Poison Control Centers Warn Against Using Chloroquine To Treat COVID-19
Amid the ongoing coronavirus outbreak, poison control experts are warning consumers not to self-medicate with chloroquine and hydroxychloroquine drugs that have not been prescribed by a doctor, due to the risk of severe and life threatening side effects.
The American Association of Poison Control Centers issued a press release (PDF) on March 25, warning consumers about the serious health risks that may result from taking chloroquine and hydroxychloroquine if it is not medically approved by their doctor. The warning came after a recent spike in sales of the drugs, as people across the nation attempt to self-treat against the coronavirus.
The warning comes after an Arizona man died and his wife were critically injured after taking chloroquine in the form of fish tank cleaner, believing it would protect them from coronavirus.
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Recently, experts have suggested chloroquine and hydroxychloroquine may be an effective addition for the treatment of COVID-19 in some patients, based on past outbreak treatments used to fight off the Severe Acute Respiratory Syndrome (SARS). However, despite recent suggestions by some within the medical community that these drugs could be effective against COVID-19, they are still considered experimental and should only be used under close supervision of a physician under a trial basis.
Chloroquinephosphate and hydroxychloroquine are chemicals used in home aquariums and commercially available for purchase at stores and on the internet. There are unconfirmed media reports that the aquarium chemicals may be out of stock due to potential increased demand by the public because of statements made by government officials. However, there is currently no pharmaceutical products approved by the FDA to treat or prevent COVID-19.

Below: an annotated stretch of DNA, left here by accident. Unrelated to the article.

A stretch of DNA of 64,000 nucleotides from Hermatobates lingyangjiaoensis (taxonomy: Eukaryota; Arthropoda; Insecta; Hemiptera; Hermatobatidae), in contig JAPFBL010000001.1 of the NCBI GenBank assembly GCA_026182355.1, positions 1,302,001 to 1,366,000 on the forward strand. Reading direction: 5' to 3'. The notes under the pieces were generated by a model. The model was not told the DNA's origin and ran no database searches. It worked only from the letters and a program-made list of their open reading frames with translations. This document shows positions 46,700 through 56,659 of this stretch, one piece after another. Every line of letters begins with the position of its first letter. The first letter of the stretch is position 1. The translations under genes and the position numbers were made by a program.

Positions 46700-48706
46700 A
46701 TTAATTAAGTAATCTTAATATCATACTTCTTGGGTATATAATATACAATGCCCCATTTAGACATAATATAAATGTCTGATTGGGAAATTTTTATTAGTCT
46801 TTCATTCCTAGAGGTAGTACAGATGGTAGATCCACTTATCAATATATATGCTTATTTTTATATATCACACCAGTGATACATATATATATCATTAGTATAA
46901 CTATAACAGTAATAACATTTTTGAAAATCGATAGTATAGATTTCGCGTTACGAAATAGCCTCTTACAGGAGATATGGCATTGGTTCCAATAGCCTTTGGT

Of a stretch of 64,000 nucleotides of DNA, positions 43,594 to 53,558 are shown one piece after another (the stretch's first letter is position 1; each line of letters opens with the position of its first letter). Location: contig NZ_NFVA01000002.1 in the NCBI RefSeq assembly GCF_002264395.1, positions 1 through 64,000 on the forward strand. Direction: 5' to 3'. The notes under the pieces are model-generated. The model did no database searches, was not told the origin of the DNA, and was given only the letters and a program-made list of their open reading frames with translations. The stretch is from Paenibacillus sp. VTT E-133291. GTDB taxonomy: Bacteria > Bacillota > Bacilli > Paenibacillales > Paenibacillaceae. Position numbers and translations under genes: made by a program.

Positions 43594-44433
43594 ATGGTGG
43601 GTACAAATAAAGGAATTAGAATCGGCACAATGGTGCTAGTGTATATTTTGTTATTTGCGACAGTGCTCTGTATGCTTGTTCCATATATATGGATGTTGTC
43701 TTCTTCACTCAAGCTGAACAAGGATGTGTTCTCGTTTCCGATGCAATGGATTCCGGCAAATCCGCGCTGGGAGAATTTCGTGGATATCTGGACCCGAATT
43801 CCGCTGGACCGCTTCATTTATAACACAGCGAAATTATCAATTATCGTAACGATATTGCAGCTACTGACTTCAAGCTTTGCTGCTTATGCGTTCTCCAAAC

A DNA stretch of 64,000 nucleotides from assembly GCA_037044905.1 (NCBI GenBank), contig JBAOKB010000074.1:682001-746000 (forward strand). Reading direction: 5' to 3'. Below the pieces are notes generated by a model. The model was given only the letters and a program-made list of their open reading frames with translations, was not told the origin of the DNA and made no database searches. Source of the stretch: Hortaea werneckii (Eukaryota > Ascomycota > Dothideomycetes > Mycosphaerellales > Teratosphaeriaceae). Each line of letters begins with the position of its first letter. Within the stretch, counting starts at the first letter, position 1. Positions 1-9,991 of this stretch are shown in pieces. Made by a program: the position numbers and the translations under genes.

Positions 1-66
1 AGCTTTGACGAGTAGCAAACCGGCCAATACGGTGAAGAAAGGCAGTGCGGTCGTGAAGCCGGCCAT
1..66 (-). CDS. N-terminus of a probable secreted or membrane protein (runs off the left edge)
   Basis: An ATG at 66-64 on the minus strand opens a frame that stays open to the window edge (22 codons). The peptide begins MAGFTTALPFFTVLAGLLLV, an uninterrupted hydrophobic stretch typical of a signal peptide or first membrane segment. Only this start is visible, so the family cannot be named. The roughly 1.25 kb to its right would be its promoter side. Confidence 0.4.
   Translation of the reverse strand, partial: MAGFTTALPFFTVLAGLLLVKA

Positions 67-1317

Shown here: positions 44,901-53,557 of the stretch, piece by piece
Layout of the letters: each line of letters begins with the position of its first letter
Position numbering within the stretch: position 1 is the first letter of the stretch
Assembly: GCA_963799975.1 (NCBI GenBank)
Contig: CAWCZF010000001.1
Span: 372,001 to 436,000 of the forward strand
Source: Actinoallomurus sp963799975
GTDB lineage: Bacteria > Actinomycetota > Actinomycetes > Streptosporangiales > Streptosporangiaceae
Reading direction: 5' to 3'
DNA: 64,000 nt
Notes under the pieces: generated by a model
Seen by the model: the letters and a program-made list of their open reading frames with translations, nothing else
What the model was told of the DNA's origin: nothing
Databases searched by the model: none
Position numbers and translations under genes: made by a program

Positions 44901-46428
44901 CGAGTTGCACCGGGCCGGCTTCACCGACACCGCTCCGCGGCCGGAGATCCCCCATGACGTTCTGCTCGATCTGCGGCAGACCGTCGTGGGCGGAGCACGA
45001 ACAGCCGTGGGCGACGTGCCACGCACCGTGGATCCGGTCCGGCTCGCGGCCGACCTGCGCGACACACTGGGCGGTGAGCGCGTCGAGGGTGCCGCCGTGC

Chloroquine phosphate use without a prescription and not under the supervision of a doctor can lead to severe side effects, including death. When used inappropriately or overdosed, the medication can lead to severe toxicity, including cardiac rhythm disturbances, such as prolonged QT, severe hypokalemia, cardiovascular collapse, seizures, coma, and death.
Poison Control experts say recent media attention surrounding chloroquine and hydroxychloroquine, led to a surge in prescriptions for the chemicals, and has created a shortage for patients being treated for rheumatologic disorders, who are unable to obtain their medication.
Some reports indicate chloroquine and hydroxychloroquine are currently being given to some confirmed positive, hospitalized COVID-19 patients that have mildly severe symptoms with severe lung complications, or moderate to severe symptoms of the disease. However, these patients have been medically evaluated to make sure they have no pre-existing medical conditions which would exclude them from taking the drugs.
The U.S. Centers for Disease Control and Prevention (CDC) also recently warned doctors and public health officials to discourage the public from misusing non-pharmaceutical chloroquine phosphate because of the severe side effects.
There are currently 190,000 confirmed cases of COVID-19 in the United States, with more than 4,000 deaths. Globally, COVID-19 cases have reached nearly 900,000 illnesses and more than 44,000 deaths.
Last week, the FDA issued a safety warning about fraudulent COVID-19 test kits, after identifying several firms marketing and selling products with claims of being able to prevent, treat, mitigate, diagnose or cure the coronavirus.
To date, there is no cure or home test kit for the COVID-19 disease. Any vaccine is likely months away, and the only test kits are those used at healthcare facilities and testing centers, and have been deployed with the close supervision and assistance of the FDA.
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